Gabriel is a name of Hebrew origin meaning "God is my strength," combining gever, meaning "strong," and 'el, God. In the religious traditions of Christianity, Judaism and Islam, the archangel Gabriel offers counsel, reveals the meaning of dreams and visions and provides a line of communication between humanity and the divine. Gabriel is also known as the herald of the birth of Christ.

Noble and musical, Gabriel is a popular name choice for January babies and sons born on a Monday, since as reported by Nameberry, Gabriel is associated with both Januarys and Mondays—appropriate for a figure so strongly connected with new beginnings.

Henry

Henry is a Germanic name meaning "ruler of the home," derived from "heim," meaning home, and "rich" meaning rule. A long line of British monarchs named Henry dates from all the way back in the tenth century to the modern Prince Henry, a.k.a. Harry. But well beyond its royal pedigree, Henry has been the earthy, accessible name of great artists, inventors and pioneers from Henry Ford to Henry James to Henry "Hank" Aaron.

Henry is also one of those names that celebrities seem to love bestowing on their sons, including Julia Roberts, Viggo Mortensen, Meryl Streep, Julia Louis-Dreyfus, Rachel Weisz, Jack White, Colin Farrell, and many more.

Jackson

Jackson is an English name meaning "son of Jack," which has risen to such massive popularity in recent decades that it has surpassed both John and Jack on the Social Security Administration's annual record of top names for boys. Jackson sounds like a slightly more formal version of either Jack or John, which may help explain its durable appeal. The name has gained even more renown thanks to modern-day Jacksons like American artist Jackson Pollack, singer Jackson Browne and Jackson Wang of Korean boy band Got7.

Even more than Henry, it seems, Jackson is a favorite boy name among celebrities. Notable people who have named their sons Jackson include Spike Lee, Patti Smith and Charlize Theron.

Jacob

Jacob is a Hebrew name meaning "supplanter." In the Biblical story of Jacob and his twin brother Esau, Jacob repeatedly deceives his older twin in order to deny Esau his rights as the eldest son. But then the Old Testament describes how Jacob goes on to face numerous challenges—including wrestling with an angel—before eventually reconciling with his brother and becoming a leader of a new nation. Jacob's legacy is complex, but he's an incredibly important figure in Judaism and Christianity.

Ironically enough, Jacob's revived popularity as a boys' name in the late 1990s was inspired by another controversial Jacob, one-third of the love triangle in the Twilight series. According to Nameberry, Jacob was the number 1 boys' name in America from 1999 to 2013, when it was supplanted (see what we did there?) by Noah.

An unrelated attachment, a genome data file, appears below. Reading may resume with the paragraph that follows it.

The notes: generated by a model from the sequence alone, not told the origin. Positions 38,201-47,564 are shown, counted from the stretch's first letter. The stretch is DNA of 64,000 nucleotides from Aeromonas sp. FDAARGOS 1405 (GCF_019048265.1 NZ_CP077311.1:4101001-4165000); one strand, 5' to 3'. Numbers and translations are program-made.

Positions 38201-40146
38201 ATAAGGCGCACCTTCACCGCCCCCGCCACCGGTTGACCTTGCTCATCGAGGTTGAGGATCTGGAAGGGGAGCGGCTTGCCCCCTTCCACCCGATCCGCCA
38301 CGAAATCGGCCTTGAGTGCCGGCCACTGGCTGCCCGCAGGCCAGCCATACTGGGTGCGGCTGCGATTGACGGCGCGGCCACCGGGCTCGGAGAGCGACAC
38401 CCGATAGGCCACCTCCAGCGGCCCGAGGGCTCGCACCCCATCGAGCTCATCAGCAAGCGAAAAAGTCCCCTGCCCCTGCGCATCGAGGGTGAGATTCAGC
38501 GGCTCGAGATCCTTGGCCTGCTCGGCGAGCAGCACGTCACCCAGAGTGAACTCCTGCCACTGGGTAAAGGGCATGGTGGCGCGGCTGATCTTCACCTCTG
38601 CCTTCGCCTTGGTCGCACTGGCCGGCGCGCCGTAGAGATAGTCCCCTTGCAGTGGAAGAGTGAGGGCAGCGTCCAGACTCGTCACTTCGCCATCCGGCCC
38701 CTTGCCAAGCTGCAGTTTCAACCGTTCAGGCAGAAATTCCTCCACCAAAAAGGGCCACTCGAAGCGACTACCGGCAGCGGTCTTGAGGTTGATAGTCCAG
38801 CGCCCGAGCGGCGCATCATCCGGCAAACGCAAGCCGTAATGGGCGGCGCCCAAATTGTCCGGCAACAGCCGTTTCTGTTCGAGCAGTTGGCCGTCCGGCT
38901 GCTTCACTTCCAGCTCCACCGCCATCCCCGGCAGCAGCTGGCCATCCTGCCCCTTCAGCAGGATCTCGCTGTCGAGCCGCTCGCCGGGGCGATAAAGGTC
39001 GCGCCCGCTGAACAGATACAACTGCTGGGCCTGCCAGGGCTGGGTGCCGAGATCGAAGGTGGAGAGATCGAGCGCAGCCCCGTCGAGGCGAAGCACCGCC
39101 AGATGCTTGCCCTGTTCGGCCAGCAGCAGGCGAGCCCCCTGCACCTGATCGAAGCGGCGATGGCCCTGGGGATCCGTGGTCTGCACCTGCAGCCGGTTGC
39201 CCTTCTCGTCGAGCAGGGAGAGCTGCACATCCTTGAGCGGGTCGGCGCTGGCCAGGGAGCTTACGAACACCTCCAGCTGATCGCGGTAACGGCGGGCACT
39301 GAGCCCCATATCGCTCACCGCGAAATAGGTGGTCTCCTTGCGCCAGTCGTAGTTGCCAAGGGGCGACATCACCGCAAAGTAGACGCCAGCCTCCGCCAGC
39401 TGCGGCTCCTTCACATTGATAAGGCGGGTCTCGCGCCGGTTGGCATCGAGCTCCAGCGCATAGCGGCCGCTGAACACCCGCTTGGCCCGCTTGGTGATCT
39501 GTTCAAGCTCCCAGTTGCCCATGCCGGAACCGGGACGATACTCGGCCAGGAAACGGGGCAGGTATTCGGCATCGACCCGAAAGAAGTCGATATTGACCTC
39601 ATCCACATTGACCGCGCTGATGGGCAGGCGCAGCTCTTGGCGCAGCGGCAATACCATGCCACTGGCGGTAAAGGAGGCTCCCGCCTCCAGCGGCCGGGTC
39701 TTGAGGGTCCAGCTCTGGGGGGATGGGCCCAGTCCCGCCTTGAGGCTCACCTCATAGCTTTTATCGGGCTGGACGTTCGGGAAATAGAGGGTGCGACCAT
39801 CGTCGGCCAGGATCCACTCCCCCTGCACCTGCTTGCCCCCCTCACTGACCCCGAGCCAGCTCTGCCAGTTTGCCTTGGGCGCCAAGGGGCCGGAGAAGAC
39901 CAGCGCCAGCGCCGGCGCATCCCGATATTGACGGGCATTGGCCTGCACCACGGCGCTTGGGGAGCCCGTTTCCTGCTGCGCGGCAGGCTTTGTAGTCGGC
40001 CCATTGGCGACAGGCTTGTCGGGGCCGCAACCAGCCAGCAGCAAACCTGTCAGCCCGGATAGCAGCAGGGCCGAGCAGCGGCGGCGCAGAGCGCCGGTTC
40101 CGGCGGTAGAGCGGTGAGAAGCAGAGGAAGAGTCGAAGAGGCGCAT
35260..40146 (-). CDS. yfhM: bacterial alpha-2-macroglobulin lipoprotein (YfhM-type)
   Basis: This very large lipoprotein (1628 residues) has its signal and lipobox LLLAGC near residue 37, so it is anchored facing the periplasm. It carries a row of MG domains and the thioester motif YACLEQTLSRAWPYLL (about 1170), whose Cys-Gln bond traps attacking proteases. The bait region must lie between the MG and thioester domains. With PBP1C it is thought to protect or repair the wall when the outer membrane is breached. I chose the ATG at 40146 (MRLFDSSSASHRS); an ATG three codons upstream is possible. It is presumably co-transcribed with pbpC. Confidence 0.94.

James

Classic boys' name James is the Anglo-Saxon version of the Hebrew name Jacob, meaning "supplanter." James was the most popular boys' name in America from the late 1930s into the 1940s, and it has never really gone out of style (in fact, James has evolved into a great gender-neutral name for girls in recent years). As Nameberry notes, more U.S. Presidents have been named James than any other name. Kings, apostles and fictional international super-spies have all carried the name of James, too.

While James is a name with a serious pedigree, it has some pretty friendly nicknames, including Jamie, Jim, and Jake.

Jayden

Jayden is the Americanized version of the Hebrew name Jadon, meaning "thankful." Jayden is most often considered a kind of hybrid of the names "Aiden" and "Jason," and the name started its rise to popularity in the 1990s (thanks to Britney Spears choosing "Jayden" and Will and Jada Smith using "Jaden" for their sons), eventually peaking at #4 in the early 2010s.

Imitation is the sincerest form of flattery, and the popularity of Jayden has propelled a host of wildly popular sound-alike names up the Social Security Administration's top name lists—Caden, Braydon, Peyton, even Mason. But Jayden is the grandaddy of them all...or, to put it in gender-neutral terms, the grandparent, since Jayden is also a popular name for girls.

John

John is an English version of the Latin name Iohannes, meaning "God is gracious." John is the most popular boys' name of the last 400 years, and like the name James, it has never really gone out of style—even though it's less used today than ever, John still ranks consistently in the top 30 boys' names.

Timeless, classic and durable, the name John has a band of international "brothers" that are just as beloved: Sean (Irish), Juan (Spanish), Ian (Scottish), Evan or Ewan (Welsh), Giovanni (Italian) and Jean (French).

Joseph

Joseph is the Latin form of the ancient Hebrew name Yosef, meaning "may God grow." The most famous Joseph is probably the New Testament father figure and husband of the Virgin Mary, but Joseph is also the instantly recognizable, distinguished name of authors (Heller), athletes (DiMaggio), actors (Fiennes, Gordon-Levitt) and political leaders (Biden, Lieberman).

Joshua

Joshua is a name of Hebrew origin meaning "the Lord is my salvation." Gentle-sounding with just a hint of the Wild West, the Biblical name Joshua has been popular since the 1980s, reaching its highest ranking in the Social Security Administration data for baby names in the early 2000s. By 2015 Joshua had fallen out of the top 20 boys' names in the U.S., but Joshua remains one of the most well-loved names of the last 50 years.

Famous namesakes include Joshua Tree National Park and a baseball teams' worth of well-known actors (Brolin, Hutcherson, Gad, Hartnett, Radnor, Duhamel, Jackson, Charles...).

Liam

Liam is a boys' name that means "protector." An Irish variation of the English-German name William, Liam is currently the most popular boys' name in the U.S., and one of the fastest-rising names on record (it wasn't even in the top 10 until 2012, according to Nameberry).

Well-known Liams include actor Liam Neeson, musicians Liam Payne (of One Direction) and Liam Gallagher (of Oasis) and a number of Irish cultural and political figures including novelist Liam O'Flaherty.

Logan